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Overseas Health Insurance News: Climate of fear in Bahrain

Many expatriates living in Bahrain say that the situation is one of fear and panic as regular violence occurs on the street day and night.

In a report by the Bahrain Federation of Expatriate Associations (BFEA), the organisation said that parts of the country have become no-go areas with some people deciding to move for the protection of their families.

It has been produced to be submitted as evidence to the House of Commons in the UK, which is due to launch an investigation into how London deals with issues in Bahrain and Saudi Arabia.

Extensive written evidence has also been submitted by a large number of British figures who have lived and worked in the Gulf, with diplomats and retired military officials among their number.

The BFEA report stated: "Tyres are burnt everyday and incendiary devices placed at major junctions and highways around key traffic routes, creating serious traffic delays and producing dangerous toxic fumes.

"Another tactic that generates fear is the constant attacks on police patrols with Molotovs. As these patrols operate on highways and within residential areas, this often means there are incidents where civilians are inadvertently hit by Molotovs."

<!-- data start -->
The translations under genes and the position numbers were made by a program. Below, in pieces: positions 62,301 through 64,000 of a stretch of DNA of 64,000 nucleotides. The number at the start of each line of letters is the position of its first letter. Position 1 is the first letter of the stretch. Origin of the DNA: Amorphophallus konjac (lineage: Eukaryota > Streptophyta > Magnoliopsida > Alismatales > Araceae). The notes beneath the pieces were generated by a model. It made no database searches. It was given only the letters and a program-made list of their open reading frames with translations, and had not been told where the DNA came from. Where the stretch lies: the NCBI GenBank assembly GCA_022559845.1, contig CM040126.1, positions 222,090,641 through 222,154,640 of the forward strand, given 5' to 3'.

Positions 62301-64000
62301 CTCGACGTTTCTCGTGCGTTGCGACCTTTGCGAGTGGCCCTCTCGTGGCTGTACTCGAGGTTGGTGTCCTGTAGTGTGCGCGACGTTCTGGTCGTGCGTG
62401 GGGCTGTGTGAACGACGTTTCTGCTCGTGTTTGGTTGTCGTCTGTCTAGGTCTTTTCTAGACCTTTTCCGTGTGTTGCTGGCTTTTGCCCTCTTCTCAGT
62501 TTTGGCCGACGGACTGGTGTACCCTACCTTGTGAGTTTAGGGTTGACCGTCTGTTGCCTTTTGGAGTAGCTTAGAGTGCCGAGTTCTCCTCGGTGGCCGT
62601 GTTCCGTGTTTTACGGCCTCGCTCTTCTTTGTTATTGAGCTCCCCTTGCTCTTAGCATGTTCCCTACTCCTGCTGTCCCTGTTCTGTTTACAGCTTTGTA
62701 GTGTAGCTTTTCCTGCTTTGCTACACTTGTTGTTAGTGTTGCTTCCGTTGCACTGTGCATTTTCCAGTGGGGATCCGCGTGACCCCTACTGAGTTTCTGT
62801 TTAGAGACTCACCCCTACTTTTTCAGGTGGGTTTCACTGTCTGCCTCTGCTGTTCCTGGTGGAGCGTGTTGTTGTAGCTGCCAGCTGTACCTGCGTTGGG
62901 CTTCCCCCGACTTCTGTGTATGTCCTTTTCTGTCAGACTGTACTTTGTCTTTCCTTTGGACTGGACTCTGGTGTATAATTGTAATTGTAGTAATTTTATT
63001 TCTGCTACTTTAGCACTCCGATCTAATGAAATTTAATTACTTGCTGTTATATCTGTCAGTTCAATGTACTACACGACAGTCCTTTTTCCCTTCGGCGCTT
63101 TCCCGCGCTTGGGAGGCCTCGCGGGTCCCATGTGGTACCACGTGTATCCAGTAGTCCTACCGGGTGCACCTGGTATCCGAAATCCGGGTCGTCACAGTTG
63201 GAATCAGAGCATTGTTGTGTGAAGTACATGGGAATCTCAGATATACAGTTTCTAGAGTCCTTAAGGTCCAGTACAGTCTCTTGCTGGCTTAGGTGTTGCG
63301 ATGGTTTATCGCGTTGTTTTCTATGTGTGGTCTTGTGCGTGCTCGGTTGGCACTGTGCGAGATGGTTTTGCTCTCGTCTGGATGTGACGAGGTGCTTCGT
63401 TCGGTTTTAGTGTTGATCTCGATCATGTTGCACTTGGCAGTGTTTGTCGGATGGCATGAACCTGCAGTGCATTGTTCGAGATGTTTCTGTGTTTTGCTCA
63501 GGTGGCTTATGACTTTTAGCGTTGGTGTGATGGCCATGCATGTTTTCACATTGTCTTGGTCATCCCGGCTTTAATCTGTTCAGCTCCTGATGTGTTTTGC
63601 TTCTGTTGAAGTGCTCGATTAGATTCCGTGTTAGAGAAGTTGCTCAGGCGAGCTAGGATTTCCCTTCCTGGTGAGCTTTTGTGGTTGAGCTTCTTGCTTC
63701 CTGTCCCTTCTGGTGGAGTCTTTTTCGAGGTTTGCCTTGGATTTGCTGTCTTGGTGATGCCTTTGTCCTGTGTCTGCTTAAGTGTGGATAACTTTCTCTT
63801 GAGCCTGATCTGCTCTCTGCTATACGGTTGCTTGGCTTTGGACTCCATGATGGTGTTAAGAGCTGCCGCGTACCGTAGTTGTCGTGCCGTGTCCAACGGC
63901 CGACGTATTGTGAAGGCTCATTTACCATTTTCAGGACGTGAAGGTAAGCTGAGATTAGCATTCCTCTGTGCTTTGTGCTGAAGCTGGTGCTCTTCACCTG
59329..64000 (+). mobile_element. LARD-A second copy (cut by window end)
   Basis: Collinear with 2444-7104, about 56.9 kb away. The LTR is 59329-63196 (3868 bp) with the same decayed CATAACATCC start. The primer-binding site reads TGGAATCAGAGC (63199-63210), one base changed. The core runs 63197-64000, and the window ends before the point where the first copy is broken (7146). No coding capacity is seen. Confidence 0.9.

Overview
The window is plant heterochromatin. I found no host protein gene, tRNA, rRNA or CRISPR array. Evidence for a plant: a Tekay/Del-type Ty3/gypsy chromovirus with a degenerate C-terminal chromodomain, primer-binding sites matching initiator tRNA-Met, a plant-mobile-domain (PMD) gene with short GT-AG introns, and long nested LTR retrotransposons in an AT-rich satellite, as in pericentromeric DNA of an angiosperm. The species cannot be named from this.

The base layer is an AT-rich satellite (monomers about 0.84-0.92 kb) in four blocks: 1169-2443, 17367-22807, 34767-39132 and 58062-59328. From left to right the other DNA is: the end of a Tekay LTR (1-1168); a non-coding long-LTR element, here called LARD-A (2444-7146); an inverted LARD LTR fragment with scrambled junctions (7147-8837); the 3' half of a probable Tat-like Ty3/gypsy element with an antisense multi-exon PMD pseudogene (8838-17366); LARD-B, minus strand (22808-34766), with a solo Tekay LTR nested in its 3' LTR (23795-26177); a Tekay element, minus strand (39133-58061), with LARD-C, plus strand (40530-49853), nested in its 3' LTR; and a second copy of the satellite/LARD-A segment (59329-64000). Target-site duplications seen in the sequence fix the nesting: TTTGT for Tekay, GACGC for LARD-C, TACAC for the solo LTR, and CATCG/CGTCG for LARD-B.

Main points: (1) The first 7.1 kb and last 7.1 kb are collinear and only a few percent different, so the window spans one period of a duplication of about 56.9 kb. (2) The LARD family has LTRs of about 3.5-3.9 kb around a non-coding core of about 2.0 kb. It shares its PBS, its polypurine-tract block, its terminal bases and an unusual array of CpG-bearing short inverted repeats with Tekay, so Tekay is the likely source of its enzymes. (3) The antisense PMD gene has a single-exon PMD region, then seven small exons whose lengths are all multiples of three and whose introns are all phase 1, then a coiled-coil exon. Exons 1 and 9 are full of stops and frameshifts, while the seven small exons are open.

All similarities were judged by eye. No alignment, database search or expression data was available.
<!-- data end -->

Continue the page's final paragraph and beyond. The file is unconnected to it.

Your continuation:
It goes on to say that there have been a number of cases where expat families have been attacked in their cars with rocks, iron rods and Molotov cocktails on these roads.

Local street furniture such as traffic lights and street lights are being vandalised, along with graffiti appearing on schools and churches.

Private property, such as houses and cars are also being targeted by vandals and the blowing up of gas cylinders is contributing to areas being deemed no-go zones.

The BFEA noted: "Warning notices to expatriates have been placed in some villages. This was followed by indiscriminate placing and detonation of bombs and incendiary devices.

"On November 5th last year five such devices were placed in areas predominantly populated by expatriates and these were detonated without any warning. Tragically, this led to the death of two expatriates, the serious injury of another, damage to several vehicles and community property.

"The discovery of other similar devices in the days that followed led to a climate of fear and panic."

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